Sunday Book Review is a recurring feature devoted to bridging the gap between music fans and music books. We aim to give you a taste of new and classic books that dive deep into the psyches of musicians. Tweet requests @nmcalone.
This week Eminem dropped "Berzerk," the first cut off his eighth full-length album, The Marshall Mathers LP 2, which is due out November 8. The title of the album suggests a return of sorts to his roots, to the spiritual (if not sonic) tone of his second major release, 2000’s The Marshall Mathers LP. Because of this, now seems the perfect time to revisit the era Eminem is trying to recall, to explore the formative years of Slim Shady, Eminem, and Marshall Mathers.
In 2004, Three Rivers Press published a book by Anthony Bozza titled Whatever You Say I Am: The Life and Times of Eminem. Bozza, who would later help pen Slash’s autobiography, published a Rolling Stone cover story about Eminem in 1999 that helped catapult him into the role of respected journalist and Eminem into rap superstardom. Though Bozza was one of the first and only journalists to have unfettered access to Eminem, the book he produced is not a juicy tell-all dripping with gossip on Dr. Dre and just how much ecstasy Marshall Mathers was dropping.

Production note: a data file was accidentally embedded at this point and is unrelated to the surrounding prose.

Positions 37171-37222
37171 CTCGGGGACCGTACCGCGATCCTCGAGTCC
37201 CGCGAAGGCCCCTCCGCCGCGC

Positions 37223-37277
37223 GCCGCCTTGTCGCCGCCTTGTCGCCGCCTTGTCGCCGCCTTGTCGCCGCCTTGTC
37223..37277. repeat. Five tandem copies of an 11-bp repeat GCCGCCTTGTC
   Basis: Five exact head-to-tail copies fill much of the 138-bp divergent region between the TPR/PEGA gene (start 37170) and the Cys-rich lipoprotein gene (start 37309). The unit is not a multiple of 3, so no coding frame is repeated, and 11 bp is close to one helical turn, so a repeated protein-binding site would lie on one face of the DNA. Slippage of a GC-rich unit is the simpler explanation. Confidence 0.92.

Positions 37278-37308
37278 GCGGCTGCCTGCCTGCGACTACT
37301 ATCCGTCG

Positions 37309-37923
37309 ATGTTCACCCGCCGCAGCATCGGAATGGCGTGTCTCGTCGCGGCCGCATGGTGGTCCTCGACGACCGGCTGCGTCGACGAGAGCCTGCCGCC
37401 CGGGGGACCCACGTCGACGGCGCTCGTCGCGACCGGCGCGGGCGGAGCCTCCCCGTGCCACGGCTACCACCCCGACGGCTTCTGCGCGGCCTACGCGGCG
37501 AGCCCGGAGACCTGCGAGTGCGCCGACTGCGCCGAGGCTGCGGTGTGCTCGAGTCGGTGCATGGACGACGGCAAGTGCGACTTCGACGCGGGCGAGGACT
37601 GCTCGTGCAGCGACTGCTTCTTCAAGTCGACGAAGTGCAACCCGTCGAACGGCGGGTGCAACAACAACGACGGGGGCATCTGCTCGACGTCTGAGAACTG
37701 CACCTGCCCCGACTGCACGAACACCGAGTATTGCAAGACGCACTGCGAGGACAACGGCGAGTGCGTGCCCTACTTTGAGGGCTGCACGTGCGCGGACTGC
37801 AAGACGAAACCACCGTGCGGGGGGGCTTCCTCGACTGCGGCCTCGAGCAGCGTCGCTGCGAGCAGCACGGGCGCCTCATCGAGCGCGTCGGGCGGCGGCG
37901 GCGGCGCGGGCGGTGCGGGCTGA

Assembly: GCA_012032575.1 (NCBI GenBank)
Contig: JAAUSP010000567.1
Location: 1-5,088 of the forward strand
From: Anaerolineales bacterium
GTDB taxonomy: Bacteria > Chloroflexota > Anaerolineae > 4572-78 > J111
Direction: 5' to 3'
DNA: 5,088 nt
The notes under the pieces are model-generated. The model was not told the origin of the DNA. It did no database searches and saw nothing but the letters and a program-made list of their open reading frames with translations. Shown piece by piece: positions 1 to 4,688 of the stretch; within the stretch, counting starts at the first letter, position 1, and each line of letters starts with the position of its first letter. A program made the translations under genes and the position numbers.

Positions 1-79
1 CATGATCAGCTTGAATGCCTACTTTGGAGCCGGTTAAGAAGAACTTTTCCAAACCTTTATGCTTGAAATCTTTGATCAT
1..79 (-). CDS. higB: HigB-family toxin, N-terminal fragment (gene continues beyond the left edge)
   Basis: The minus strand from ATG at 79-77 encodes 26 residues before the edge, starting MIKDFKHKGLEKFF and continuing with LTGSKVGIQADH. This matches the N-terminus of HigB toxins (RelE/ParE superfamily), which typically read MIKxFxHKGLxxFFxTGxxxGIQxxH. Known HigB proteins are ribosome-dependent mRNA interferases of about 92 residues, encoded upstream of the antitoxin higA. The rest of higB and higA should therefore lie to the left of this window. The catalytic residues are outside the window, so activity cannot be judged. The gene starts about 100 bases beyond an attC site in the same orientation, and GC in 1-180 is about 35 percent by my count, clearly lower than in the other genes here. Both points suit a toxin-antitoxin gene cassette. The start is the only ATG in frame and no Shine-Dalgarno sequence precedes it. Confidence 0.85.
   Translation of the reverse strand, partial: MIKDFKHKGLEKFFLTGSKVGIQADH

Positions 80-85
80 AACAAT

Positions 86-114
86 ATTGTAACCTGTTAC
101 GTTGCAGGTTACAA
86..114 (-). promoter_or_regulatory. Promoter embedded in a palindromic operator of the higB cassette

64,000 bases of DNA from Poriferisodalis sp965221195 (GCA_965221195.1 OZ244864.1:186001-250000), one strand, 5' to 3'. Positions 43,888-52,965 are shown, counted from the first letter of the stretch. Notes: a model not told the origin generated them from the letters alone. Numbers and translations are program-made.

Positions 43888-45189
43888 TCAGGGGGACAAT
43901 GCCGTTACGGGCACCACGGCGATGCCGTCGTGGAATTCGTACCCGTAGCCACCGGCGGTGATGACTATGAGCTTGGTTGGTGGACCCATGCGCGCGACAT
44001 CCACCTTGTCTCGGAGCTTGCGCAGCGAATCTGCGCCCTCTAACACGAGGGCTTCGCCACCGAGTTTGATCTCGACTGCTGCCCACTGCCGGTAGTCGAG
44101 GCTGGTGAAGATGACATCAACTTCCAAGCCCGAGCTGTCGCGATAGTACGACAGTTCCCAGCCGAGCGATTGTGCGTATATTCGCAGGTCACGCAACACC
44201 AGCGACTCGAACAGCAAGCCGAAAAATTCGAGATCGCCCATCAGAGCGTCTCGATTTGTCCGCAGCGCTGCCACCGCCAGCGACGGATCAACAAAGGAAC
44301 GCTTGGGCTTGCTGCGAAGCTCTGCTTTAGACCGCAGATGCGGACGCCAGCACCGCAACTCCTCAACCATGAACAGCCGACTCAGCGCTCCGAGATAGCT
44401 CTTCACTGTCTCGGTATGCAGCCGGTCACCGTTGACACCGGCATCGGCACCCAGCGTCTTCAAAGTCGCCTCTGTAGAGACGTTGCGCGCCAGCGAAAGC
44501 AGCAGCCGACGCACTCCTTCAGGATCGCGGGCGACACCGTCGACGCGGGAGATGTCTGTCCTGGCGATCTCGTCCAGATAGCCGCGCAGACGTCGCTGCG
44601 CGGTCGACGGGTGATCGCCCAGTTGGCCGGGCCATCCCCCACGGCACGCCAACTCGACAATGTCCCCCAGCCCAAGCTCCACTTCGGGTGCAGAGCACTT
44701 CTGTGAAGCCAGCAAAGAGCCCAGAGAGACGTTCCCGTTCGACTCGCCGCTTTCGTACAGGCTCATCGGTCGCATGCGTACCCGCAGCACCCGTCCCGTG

Instead, Bozza takes on the project of trying to place Eminem in context and analyze his relationship to American society. It’s an ambitious goal, and one of the smartest things Bozza does is enlist the help of other critics to fill out the arguments, notably Sasha Frere-Jones, formerly of the Village Voice and now The New Yorker. At its best, this book brings together the opinions of music scholars to provide a compelling picture of not just what Eminem did, but what it means to us. This question is more relevant than ever now, as we look back on Eminem’s legacy and try to make sense of it. Though the book can get dry at points, we've cut through the more plodding portions to bring you the meat of Bozza’s sweeping book. Read on.Continue Reading